If at first you don't succeed...

The Redskins rank 30th in the NFL in punt return average. They're 16th in kickoff return average. Individually, Randle El is 24th among punt returners with his 5.2 yard average and Cartwright stands 25th at 23 yards per on kickoffs. As a team, the Redskins average 4.1 yards per punt return. They have no touchdowns on returns.

Not on any returns. Not punts, kicks, fumbles or interceptions. But they've had three turnovers taken back for touchdowns, all in losses.

Taking the ball away from the other team should result in big-play potential but not here. For one thing, the Redskins just don't do it. They have four interceptions, which ties them with the Cleveland Browns for 31st in the NFL, one pick ahead of the Chiefs. They have eight total takeaways, which ranks 29th. They're -8 in turnover ratio.

We're not talking about setting up shop in the enemy's backyard on every change of possession. For most teams, it might happen once or twice a game and it must be exploited when it occurs.

As a case in point, look at the Dallas Cowboys' 20-16 victory against the Philadelphia Eagles. The Cowboys got one short field, taking over at the Eagles' 37 after an interception. That set up their first touchdown. The Eagles got no short fields in 11 possessions and had an average starting position of their own 20.

Fueled by three takeaways, the Tennessee Titans earned the short field four times, scored 17 points and won on the road, 34-27, against the San Francisco 49ers. None of the 49ers' 12 offensive series began any more advantageously than their own 49 (after an interception). Tennessee scored touchdowns on drives of 24, 36 and 81 yards. San Francisco's TD drives went 70, 82 and 78.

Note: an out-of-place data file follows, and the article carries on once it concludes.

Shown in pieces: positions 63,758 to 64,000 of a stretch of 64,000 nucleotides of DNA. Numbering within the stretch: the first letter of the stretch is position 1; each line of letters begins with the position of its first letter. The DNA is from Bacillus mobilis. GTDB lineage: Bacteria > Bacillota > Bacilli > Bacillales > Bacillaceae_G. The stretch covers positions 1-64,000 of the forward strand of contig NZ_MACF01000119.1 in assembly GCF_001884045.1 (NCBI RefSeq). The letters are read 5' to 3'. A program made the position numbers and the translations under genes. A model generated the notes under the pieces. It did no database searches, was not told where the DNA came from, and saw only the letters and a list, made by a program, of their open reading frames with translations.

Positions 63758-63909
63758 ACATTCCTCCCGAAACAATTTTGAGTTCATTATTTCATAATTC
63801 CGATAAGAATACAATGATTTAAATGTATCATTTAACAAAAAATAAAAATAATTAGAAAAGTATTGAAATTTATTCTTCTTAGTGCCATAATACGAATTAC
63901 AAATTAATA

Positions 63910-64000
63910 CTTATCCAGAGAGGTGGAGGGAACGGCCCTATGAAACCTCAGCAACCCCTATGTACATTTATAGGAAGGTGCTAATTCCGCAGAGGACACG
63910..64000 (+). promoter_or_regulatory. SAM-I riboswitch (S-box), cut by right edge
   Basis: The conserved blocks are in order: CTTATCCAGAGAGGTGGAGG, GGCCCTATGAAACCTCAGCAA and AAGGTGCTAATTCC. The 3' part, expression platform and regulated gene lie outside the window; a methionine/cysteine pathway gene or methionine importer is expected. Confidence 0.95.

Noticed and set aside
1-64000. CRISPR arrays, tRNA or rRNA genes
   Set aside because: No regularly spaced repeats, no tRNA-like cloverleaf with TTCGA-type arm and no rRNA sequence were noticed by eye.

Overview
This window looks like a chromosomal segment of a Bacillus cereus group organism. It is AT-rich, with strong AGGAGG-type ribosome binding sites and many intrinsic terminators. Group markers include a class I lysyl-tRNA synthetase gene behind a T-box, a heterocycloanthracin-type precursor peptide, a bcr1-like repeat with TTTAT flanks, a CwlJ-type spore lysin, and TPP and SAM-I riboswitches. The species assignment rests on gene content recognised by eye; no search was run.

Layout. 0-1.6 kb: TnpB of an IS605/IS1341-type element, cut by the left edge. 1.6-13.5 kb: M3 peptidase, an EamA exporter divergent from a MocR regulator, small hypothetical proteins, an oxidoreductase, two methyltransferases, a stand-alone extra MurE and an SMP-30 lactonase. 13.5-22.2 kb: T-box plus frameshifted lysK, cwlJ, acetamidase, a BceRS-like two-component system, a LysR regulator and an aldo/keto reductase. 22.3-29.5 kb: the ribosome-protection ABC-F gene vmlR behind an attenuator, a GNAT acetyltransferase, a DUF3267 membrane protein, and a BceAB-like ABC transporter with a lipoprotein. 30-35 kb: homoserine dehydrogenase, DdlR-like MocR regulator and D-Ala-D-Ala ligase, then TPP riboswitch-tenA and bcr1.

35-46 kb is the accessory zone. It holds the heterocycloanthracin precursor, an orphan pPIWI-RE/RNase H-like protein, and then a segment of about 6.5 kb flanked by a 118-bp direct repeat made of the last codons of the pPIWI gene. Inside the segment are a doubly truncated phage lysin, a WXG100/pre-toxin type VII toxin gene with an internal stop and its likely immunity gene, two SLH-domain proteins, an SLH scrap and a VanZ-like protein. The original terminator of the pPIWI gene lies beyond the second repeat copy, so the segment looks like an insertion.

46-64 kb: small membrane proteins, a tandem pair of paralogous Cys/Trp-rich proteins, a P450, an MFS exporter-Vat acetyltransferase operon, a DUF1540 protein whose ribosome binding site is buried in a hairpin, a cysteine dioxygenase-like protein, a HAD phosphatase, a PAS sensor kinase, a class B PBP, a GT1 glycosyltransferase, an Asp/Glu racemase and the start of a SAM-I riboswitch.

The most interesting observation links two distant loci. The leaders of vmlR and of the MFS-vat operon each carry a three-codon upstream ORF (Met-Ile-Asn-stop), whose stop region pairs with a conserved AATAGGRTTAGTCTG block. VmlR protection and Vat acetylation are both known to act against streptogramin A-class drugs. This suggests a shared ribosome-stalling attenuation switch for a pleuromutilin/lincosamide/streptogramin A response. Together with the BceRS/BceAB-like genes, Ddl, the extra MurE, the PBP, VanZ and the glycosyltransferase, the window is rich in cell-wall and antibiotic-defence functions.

Seven times in eight games on Sunday the team with the most short-field opportunities triumphed. The lone loser was the New York Giants and that was by one point (and also because they intercepted at the San Diego Chargers' 4-yard line and only got a field goal out of it). Good odds, no?

This Redskins offense, battered and beaten up as it is, needs a little help from the special teams and defense. Every possession in the second half against Atlanta began at the 20 or behind it, necessitating long and error-free drives. The longer the drive, the greater the chance for error.

The Falcons' offense assembled three scoring drives against the Redskins. The longest was 73. Only one involved 10 plays more.

In rallying in the second half against Atlanta, the Redskins came up with too little, too late. That's what happens when they have to go too far too often.

Larry Weisman covered professional football for USA TODAY for 25 years and now joins the Redskins Broadcast Network and to bring his unique viewpoint and experience to Redskins fans. Go to for the Redskins Blitz column and NFL Blitz on Friday. Larry also appears on The Jim Zorn Show on WRC-TV on Saturday night, on Redskins Nation, airing twice nightly on Comcast SportsNet, and on ESPN 980 AM radio, all in the Washington, D.C. area. Read his blog at and follow him on